By New Times
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By Mark Deming
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But looking at their expansive body of work that now spans 35 years, it can easily be argued that Los Lobos epitomizes rock 'n' roll more than anyone.
Not unlike Neil Young and The Band, their southward-gazing musical cousins from Canada, Los Lobos somehow manages to capture the quintessential yet intangible character traits of the music that is native to us. When you listen to The Band, for example, you get the sense that being able to view the American cultural landscape from a slight distance somehow enables an artist to render it more authentically.
"I think that's true," says Steve Berlin, Los Lobos' keyboardist/baritone saxophonist. "We just approach it from a much broader place. Even in the beginning, when we were playing a lot more folkloric stuff, we used to get a lot of shit from these folk and blues purists. We just used to laugh at 'em. What's the point? It's never gonna be fuckin' Muddy Waters anyway, so you might as well just stop — or adapt. We've always been reverent, but it's not made out of glass. It's yours to screw around with it just the same way that Muddy Waters, Captain Beefheart, and the Rolling Stones screwed around with it. Everybody sort of builds their own ship out of the pieces of wood."
Los Lobos, however, benefits from having one foot in and one foot out of mainstream America. The fact that four-fifths of the band is of Mexican descent gives the band a particular musical advantage that no one else appears to have put to use with such skill. When Los Lobos started in 1973, their repertoire consisted of traditional Mexican norteño folk music. Though this music may seem "native" to the band members, it's important to remember that they played it incorrectly at first. As teenagers, Los Lobos had been exposed to Mexican music somewhat distantly, via their parents, but they were more into rock 'n' roll. This is a band, after all, that was fired from its first gig for playing a Cream cover too loud.
In fact, Los Lobos emerged — get this — as Southern California was in the grip of punk, post-punk, and New Wave. The first time Berlin ever saw the band (he didn't join until 10 years after they formed), they were opening for Public Image Ltd., and they endured a hail of spit from the audience. Berlin, who was already an established session player at that point and was beginning to make inroads to what would become a distinguished, eclectic career as a producer, credits the band's determination in not leaving the stage.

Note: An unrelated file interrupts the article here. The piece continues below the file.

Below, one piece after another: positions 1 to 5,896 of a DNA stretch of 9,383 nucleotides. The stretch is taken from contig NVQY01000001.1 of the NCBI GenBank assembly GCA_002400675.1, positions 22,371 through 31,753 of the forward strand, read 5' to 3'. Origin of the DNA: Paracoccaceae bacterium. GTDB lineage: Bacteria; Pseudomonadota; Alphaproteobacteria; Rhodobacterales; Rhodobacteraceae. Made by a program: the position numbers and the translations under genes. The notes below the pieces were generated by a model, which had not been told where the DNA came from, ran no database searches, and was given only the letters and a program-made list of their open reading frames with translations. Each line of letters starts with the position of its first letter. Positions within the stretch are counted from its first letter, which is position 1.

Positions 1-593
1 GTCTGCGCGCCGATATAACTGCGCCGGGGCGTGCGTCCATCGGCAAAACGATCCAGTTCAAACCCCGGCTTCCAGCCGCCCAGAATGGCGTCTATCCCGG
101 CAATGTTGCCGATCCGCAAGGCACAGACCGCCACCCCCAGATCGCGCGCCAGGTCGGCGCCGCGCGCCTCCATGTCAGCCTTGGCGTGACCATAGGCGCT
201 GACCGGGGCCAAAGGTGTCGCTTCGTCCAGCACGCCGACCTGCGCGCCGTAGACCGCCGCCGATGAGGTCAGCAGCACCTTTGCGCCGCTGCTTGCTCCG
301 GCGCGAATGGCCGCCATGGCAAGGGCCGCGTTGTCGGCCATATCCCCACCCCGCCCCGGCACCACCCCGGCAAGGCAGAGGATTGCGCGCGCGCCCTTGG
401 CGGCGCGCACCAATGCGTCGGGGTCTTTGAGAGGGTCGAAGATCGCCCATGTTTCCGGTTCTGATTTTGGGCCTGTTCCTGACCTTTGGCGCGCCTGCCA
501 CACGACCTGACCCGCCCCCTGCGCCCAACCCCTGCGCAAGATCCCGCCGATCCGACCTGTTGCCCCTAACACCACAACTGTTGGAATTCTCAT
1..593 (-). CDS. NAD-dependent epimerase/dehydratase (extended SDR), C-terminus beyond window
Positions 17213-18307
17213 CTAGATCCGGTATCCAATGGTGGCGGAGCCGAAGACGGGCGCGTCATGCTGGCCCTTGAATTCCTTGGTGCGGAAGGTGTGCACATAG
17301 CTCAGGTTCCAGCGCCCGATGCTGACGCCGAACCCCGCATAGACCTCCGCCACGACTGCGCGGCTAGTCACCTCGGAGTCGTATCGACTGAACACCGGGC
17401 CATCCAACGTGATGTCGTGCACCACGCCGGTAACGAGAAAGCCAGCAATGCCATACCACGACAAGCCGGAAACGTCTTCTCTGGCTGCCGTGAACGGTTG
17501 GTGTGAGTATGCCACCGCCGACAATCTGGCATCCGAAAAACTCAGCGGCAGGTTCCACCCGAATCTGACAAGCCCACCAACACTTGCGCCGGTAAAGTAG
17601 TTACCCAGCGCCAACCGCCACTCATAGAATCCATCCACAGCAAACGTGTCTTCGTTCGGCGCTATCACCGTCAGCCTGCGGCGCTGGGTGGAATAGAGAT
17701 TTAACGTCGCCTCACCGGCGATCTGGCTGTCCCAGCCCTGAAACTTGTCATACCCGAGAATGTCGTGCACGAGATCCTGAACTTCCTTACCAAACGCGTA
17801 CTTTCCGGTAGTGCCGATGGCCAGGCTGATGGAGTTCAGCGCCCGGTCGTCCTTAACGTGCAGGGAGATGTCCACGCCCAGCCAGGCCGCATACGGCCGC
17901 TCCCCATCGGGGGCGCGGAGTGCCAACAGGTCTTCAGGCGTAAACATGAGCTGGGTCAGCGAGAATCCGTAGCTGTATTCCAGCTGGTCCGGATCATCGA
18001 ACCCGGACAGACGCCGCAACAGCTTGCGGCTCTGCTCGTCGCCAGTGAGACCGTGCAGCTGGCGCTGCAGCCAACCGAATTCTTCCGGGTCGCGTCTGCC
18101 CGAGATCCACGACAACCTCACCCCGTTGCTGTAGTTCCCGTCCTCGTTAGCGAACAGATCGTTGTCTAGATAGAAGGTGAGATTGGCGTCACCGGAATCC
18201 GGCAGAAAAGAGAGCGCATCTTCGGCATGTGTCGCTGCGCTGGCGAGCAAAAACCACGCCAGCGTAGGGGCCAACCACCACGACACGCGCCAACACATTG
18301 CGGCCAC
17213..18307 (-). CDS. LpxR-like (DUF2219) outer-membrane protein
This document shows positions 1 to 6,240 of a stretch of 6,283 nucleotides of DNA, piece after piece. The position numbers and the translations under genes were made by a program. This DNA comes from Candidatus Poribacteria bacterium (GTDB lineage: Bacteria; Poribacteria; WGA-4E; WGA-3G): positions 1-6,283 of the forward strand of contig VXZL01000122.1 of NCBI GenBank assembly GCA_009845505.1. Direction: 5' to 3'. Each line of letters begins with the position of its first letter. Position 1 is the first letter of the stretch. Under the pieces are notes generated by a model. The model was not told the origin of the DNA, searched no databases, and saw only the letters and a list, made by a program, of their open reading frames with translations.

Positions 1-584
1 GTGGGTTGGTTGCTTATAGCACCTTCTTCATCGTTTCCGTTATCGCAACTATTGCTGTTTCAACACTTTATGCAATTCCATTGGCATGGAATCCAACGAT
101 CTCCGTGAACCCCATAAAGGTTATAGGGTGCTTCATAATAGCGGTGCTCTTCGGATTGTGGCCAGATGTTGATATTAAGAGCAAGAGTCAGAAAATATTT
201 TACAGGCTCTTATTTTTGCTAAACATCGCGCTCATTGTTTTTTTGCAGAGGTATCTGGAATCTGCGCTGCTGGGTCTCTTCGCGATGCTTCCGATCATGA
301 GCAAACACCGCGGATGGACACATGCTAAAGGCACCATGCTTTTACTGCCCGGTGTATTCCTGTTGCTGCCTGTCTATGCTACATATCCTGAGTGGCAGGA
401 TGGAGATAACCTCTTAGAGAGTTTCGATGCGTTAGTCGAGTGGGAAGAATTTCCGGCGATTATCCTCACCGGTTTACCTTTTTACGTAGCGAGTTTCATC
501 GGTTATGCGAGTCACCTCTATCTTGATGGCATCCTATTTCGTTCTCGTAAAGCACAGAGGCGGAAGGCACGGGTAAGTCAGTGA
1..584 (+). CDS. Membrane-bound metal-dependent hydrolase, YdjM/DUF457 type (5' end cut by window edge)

"Anybody in the position was going to get a load of shit," he recalls. "It was kind of a dark moment in L.A. music history. Here we had this beautiful punk-rock experiment that had been going on for years, starting with inspired musicians like John Doe, Henry Rollins, the Germs, and all those people. What started out to be a very exciting and alive music framework had spread its way to Orange County, so you had these really, really obnoxious Orange County assholes — kind of the guys who are Green Day fans now — and they had their own orthodoxy. But it wasn't the end of anything, it was just sort of like, 'Oh, boy.'"
Nowadays, Los Lobos can veer from a Traffic cover to acoustic Mexican folk to country swing to Tex-Mex to rockabilly to the experimental modernism of their '90s albums as if all those modes of expression are second nature to them. It should come as no surprise that the band has finally begun to venture into sociopolitical subject matter.
The band's latest album, The Town and the City, revolves around immigration, which, as Berlin sees it, lies at the foundation of this country's history and continues to factor heavily into the rhythm of its daily life. Main songwriters Louie Peréz and David Hidalgo approached the new songs from a decidedly more personal space. Hidalgo, in recent video footage on the making of the album, even talks about crying over one of the narratives. For his part, Berlin has no trouble relating to the material.
"You can't really live in California without feeling the tug of what goes on there with the immigrant experience and how ridiculous the Republican line is — Giuliani and all those idiots," he says. "It has no basis in reality. It's completely hallucinatory. That's where a large part of the discourse is.
"You have one side saying the Earth is flat, as if you were going to send 12 million people back on a boat somehow. If you have any kind of conscience at all, you realize it's not just the Hispanic immigration story. It's everybody's. I'm second-generation American just like the guys in Los Lobos," says Berlin, who is of Russian-Jewish descent. "If any of the rules they're trying to apply now were in effect 60 years ago, we wouldn't be here. You don't have to be Mexican to feel that story. And we're not exactly pontificating, mind you. We try to make it a cinematic thing."